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Setting an Agenda for Sigma Xi

When Sigma Xi was founded toward the end of the 19th century by a small group of Cornell University science and engineering students and faculty, it was an act inspired partly by a perceived need for recognition of the scholarly potential and accomplishments of young scientists and engineers within an academic community that was bound by the traditions of classical scholarship. One early purpose of Sigma Xi was to bring together scholars from an expanding number of scientific disciplines so that they might communicate with one another and thus cross-fertilize each other's disciplines.

As the scope and magnitude of the scientific enterprise grew in a nearly exponential manner during the 20th century, the role of Sigma Xi in society expanded beyond the academic sphere, matured and mutated. When science became "big business," subject to the temptations and failings often associated with the business enterprise, Sigma Xi led a movement to establish ethical standards for the conduct of scientific research that could not only guide scientists and engineers but could also be applicable to society as a whole. A result was the 1984 publication by Sigma Xi of Honor in Science, an often-cited reference in the scientific literature that Sigma Xi is currently expanding so that it might better deal with contemporary concerns about ethical behavior in science.

At the end of the 20th century, through the developing Sigma Xi Center, Sigma Xi reaffirms its original intent to bring scientists (and other scholars) together so that they might better generate new approaches to scholarly research and cross-fertilize each other's disciplines. In addition, Sigma Xi has purposefully involved its membership in initiatives designed to better educate the public about science and engineering; more effectively promote the public support of research in science and technology; bring scientists and engineers together at the global as well as the national level; provide support for the education of young scientists and engineers; and make the membership of the scientific enterprise more inclusive so as to reflect better the globalization of science and technology.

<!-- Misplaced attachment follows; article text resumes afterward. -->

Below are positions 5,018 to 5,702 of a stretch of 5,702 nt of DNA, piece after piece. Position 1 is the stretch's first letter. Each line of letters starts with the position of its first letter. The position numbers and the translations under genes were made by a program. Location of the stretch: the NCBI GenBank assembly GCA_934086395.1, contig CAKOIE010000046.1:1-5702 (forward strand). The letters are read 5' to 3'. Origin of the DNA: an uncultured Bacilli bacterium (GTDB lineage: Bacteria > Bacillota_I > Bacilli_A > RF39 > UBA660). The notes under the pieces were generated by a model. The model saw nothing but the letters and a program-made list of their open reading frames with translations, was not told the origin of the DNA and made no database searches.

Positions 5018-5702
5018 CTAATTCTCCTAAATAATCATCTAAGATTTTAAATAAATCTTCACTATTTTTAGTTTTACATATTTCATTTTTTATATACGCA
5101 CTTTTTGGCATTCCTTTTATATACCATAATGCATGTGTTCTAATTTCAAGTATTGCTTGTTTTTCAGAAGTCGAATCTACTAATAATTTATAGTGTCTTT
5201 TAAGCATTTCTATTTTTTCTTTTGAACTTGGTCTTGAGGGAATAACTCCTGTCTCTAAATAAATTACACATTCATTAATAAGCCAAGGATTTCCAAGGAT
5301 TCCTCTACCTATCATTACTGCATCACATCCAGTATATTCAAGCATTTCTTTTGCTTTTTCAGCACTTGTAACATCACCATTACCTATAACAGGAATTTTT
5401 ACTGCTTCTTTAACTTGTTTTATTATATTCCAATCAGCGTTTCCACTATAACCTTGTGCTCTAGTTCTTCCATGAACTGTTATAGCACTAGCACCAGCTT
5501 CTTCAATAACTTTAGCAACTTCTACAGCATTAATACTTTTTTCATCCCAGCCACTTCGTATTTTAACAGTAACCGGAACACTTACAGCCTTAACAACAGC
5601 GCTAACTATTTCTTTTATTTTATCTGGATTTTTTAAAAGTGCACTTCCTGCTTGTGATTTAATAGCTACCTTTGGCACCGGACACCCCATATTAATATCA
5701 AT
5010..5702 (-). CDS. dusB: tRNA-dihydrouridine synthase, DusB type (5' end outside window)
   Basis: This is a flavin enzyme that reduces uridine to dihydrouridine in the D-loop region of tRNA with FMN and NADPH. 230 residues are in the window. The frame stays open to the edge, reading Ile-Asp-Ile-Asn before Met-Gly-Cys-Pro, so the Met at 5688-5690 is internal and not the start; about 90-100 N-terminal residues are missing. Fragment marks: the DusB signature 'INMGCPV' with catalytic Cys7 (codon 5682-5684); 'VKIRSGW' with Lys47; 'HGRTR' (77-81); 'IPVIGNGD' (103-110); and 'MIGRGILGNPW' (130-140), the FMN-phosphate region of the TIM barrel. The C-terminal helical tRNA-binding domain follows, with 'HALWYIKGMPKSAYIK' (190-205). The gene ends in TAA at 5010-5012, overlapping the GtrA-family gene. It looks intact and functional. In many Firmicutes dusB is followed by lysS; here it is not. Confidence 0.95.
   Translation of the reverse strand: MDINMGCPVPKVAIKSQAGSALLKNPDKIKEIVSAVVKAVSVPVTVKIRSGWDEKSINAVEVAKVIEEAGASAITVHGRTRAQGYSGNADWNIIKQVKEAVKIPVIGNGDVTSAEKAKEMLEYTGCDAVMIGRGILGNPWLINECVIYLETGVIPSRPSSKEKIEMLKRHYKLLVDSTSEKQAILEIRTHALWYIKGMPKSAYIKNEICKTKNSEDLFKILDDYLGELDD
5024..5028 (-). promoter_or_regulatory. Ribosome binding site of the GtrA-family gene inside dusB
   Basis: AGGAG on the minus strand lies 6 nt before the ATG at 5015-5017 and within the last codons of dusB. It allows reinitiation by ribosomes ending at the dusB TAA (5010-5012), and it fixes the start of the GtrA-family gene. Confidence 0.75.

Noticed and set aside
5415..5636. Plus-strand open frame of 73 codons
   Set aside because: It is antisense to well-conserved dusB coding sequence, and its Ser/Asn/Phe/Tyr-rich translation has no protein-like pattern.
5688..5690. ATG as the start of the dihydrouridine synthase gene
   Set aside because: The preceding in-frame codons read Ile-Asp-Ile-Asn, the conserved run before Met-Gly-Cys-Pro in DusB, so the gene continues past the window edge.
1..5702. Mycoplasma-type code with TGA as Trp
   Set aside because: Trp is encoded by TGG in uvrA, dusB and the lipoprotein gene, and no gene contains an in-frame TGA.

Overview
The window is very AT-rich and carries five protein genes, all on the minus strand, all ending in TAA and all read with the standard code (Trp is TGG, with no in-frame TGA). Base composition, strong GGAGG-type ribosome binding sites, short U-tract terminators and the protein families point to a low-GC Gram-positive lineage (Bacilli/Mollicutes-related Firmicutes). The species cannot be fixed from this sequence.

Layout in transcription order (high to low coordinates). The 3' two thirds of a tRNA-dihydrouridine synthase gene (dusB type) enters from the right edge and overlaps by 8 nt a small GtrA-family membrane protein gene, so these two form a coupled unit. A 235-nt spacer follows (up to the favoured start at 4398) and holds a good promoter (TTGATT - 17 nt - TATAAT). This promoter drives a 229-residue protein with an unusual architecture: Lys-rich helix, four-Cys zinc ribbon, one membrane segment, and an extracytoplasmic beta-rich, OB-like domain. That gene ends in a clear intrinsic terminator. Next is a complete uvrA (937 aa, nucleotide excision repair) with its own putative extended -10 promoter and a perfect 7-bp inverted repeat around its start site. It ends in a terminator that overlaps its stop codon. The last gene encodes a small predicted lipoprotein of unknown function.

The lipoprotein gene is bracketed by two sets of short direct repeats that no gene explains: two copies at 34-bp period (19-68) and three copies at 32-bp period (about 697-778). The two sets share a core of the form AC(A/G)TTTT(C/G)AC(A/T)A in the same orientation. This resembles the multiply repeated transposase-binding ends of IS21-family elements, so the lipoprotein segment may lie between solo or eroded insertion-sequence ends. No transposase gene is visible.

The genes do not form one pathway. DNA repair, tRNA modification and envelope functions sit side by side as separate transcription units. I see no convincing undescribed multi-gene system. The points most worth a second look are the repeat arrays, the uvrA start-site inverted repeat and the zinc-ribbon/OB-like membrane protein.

At the end of a century of remarkable growth of scientific knowledge, we face a strange paradox. In a society where science and engineering are integral to each individual’s life and existence, there is a widely held perception that many, perhaps most, members of that society, and especially young people, have little understanding of, appreciation for and possibly interest in the role that science and technology plays in their lives. Thus, Sigma Xi might consider, as it develops its agenda at the beginning of the 21st century, some rather broad goals, namely: to increase public understanding of science and technology through education at all levels, from birth to death; to expand participation in the scientific enterprise so as to eliminate the need to consider factors such as gender or ethnicity; to enhance public appreciation for the integral role that science and technology has in contemporary society; and to re-establish public respect for scientists and engineers and the contributions that they make to society as a whole. Sigma Xi has in place or is developing programs designed to achieve these goals and depends upon its members not only for their support but also for their active participation.

Peggie J. Hollingsworth
President, Sigma Xi

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